There are precious few annual rituals left in America that bring the nation together in such a cohesive and compelling way as the Oscars, replete with layers of glamour and glitterati, designer gowns and flashing smiles, punctuated by rehearsed sound bytes. "We're thrilled to just be here."




Movies are uniquely and powerfully involving and the actors, whose images are projected on the silver screen, are larger than life and treated as if they were, indeed, heavenly stars, whose lives are publicly played out, seemingly light-years from the mundane and the pedestrian.




This year's Oscars &

featuring a bevy of nominated films, art direction, cinematography, animated features, screenplays, songs and actors &

were literally pulled together at the last minute. The writers' strike had gone on longer than anyone ever anticipated while the studios and the writers' reps were playing chicken with Oscar night the ultimate chip on the table. The entire world was waiting and watching as the days of February slipped by. No one wanted the Oscars, &

224; la the Golden Globes, to be reduced to a press conference wherein the winners were announced like the weather. Besides, as so many movie pundits opined, this year was studded with remarkable performances and powerful films.




So, it was with a deep sigh of relief that the three-month strike was settled just nine days before the Oscar night gala. Finally, lights, music and the 80 Academy Awards night began with Jon Stewart taking center stage. He smiled, seemed happy to see everyone, and said that now that the writers' strike is over, it's time for "makeup sex." When commenting on the nominated films &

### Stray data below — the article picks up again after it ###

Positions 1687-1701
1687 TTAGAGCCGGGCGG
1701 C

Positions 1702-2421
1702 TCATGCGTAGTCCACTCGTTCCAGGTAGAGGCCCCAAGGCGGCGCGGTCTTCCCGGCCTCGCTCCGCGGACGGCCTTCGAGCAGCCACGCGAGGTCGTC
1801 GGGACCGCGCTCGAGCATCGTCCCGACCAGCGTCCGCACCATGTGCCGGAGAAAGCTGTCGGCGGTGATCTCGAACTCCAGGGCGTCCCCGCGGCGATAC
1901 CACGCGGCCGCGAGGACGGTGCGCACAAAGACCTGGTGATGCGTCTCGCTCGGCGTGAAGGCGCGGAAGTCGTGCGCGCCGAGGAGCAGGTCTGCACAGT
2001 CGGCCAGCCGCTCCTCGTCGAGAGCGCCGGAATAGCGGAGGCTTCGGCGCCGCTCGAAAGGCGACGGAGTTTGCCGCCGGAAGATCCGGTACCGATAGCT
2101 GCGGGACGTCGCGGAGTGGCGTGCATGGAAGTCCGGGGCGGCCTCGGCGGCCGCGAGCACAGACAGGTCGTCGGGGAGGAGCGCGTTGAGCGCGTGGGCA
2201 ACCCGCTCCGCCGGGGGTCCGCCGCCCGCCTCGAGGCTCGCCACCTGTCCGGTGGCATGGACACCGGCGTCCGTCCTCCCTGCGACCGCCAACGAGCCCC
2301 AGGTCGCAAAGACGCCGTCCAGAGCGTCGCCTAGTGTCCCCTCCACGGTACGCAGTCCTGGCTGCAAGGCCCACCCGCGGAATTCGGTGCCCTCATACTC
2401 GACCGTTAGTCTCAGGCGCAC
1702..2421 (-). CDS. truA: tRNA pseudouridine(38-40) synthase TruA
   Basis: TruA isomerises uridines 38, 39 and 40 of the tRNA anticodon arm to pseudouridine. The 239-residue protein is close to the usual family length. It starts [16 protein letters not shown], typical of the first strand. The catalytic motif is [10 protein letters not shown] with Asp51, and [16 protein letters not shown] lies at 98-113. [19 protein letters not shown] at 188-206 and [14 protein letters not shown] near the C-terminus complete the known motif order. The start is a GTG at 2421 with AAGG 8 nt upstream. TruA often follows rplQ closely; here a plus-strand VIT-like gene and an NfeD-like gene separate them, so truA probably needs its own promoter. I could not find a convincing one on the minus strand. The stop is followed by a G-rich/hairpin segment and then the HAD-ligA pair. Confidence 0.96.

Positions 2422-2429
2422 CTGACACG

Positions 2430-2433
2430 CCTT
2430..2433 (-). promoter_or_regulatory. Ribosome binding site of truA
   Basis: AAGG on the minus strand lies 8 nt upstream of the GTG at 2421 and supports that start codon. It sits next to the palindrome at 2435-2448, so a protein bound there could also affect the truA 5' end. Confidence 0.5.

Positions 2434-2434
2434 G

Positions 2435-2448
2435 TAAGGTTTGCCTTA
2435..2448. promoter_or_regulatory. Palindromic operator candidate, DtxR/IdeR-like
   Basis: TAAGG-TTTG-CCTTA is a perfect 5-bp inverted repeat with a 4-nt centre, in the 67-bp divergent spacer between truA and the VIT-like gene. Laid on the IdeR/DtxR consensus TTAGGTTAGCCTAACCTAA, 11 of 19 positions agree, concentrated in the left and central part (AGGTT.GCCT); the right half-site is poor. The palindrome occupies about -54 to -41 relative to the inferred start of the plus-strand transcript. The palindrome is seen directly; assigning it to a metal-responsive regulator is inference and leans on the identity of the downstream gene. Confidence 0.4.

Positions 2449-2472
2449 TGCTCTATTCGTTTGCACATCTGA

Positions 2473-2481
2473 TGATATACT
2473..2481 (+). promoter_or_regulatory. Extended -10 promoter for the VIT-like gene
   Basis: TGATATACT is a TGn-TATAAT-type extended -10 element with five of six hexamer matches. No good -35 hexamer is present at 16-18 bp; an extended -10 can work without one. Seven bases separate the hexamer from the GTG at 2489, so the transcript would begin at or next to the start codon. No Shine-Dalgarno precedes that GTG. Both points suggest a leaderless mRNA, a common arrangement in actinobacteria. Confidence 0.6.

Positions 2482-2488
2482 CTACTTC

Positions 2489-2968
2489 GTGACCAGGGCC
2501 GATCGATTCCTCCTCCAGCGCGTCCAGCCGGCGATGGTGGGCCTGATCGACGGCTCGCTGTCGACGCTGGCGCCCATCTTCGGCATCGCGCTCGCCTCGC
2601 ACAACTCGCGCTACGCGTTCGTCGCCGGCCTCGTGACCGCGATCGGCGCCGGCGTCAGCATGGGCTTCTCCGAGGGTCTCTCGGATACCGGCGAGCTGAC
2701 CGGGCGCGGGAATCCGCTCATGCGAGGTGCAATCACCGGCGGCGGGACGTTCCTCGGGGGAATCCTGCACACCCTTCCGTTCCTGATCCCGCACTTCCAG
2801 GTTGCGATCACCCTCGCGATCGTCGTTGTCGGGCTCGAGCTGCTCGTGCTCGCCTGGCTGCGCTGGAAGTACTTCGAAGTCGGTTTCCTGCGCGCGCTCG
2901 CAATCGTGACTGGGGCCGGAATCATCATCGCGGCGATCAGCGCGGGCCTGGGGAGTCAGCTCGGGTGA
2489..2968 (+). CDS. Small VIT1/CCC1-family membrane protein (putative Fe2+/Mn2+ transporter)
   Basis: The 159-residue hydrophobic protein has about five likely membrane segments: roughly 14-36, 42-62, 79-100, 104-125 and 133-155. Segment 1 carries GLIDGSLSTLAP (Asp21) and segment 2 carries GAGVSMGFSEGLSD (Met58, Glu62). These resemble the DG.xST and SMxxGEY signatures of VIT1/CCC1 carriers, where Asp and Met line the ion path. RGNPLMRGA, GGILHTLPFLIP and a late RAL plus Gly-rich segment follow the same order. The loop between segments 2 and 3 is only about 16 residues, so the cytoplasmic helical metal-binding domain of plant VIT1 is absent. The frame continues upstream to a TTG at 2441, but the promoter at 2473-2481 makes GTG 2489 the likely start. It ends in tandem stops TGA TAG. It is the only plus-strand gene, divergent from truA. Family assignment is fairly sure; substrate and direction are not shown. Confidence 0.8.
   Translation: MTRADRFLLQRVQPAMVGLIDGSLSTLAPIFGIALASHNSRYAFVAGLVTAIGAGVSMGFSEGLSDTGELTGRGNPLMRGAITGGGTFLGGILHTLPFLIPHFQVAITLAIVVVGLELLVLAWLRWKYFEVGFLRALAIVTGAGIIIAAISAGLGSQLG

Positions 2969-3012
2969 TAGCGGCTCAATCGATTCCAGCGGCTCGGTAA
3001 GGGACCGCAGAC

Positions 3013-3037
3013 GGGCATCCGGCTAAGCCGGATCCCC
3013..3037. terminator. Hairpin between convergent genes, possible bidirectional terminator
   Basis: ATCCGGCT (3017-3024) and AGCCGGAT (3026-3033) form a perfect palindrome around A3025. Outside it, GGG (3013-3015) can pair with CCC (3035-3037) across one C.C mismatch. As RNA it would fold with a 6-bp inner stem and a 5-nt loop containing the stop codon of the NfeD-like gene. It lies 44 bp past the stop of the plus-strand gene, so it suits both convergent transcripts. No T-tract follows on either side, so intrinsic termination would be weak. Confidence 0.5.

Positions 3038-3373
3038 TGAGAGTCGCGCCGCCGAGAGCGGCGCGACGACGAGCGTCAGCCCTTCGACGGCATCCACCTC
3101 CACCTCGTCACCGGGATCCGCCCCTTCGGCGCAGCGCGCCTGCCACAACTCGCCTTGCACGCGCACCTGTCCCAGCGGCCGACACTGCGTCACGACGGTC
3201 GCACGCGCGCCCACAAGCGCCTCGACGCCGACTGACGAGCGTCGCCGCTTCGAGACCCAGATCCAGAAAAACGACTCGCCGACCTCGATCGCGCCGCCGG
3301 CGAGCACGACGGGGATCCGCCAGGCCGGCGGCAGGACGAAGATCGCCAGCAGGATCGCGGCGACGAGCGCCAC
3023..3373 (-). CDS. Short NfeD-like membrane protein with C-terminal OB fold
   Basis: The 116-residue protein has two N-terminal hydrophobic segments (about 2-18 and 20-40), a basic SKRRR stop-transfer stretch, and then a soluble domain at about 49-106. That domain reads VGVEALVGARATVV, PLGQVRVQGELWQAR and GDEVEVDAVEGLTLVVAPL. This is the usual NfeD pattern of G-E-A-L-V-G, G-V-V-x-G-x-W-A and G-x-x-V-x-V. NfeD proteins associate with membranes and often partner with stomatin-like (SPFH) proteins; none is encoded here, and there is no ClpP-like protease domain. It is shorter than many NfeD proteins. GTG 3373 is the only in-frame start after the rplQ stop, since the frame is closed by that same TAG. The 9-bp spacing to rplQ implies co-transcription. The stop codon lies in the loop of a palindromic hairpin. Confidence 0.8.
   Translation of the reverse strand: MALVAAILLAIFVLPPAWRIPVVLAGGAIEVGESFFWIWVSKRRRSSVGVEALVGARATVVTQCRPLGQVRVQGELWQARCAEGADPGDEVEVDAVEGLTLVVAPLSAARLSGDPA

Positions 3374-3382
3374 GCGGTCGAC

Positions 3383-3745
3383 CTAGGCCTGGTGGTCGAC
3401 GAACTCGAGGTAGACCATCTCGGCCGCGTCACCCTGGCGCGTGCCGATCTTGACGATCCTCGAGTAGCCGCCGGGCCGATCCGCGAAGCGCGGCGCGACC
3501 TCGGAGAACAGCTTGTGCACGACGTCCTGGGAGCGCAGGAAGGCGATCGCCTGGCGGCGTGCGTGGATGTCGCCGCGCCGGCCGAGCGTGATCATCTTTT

most edgy and nihilistic &

he asked, "Does this town need a hug?" He added, "All I can say is, thank God for teen pregnancy," referring to "Juno," which was nominated for best picture and considered comic relief amid all this darkness.




Indeed, the four films, other than "Juno," were grim tales of existential crisis, led by "No Country for Old Men" and "There Will Be Blood." "Blood" delivered the best performance with Daniel Day Lewis in an over-the-top portrayal of a man obsessed with achieving his end &

bringing in an oil well &

and prepared to use whatever means necessary. It was a tour de force character study, though never, not for a moment, sympathetic or redemptive.




As stories go, the Cormac McCarthy adaptation of "No Country for Old Men" was far more riveting than "Blood," winning Oscars for best film, best adapted screenplay, and best directors &

the Coen brothers. It's worth a moment to ponder its structure and its endorsement by the Academy.




"No Country" certainly qualifies as a morality play wherein essentially decent people are confronted with an evil that is so remorseless, so unrelenting, that it renders all who come close defenseless. And so the film is framed by the laconic commentary of an old West Texas sheriff, Ed Tom Bell (Tommy Lee Jones) who opines that he no longer recognizes a once familiar landscape where most sheriffs had gone about their days unarmed.




The epitome of that observation is the carnage of a desert drug deal gone bad, with bloated bodies scattered about, a dying man sits in a pickup truck begging for water, automatic weapons and cartridges are everywhere, and a trail of blood leads away from the shootout, indicating one man was able to walk away. Llewelyn Moss (Josh Brolin) comes upon the scene and after a search discovers a man in the distance, seated under a tree, dead, with a satchel filled with stacks of hundred dollar bills. Moss, resilient, a Vietnam vet, filled with confidence, believes he can escape with the money unscathed. But he is completely unprepared for the ruthless drug dealers who pursue him, along with one lone psychopath named Anton Chigurh (Javier Bardem) who kills with a casual brutality which transcends anything Moss or Ed Tom Bell have ever contemplated. Theirs is an evil so burnished, so pure as to be mysterious &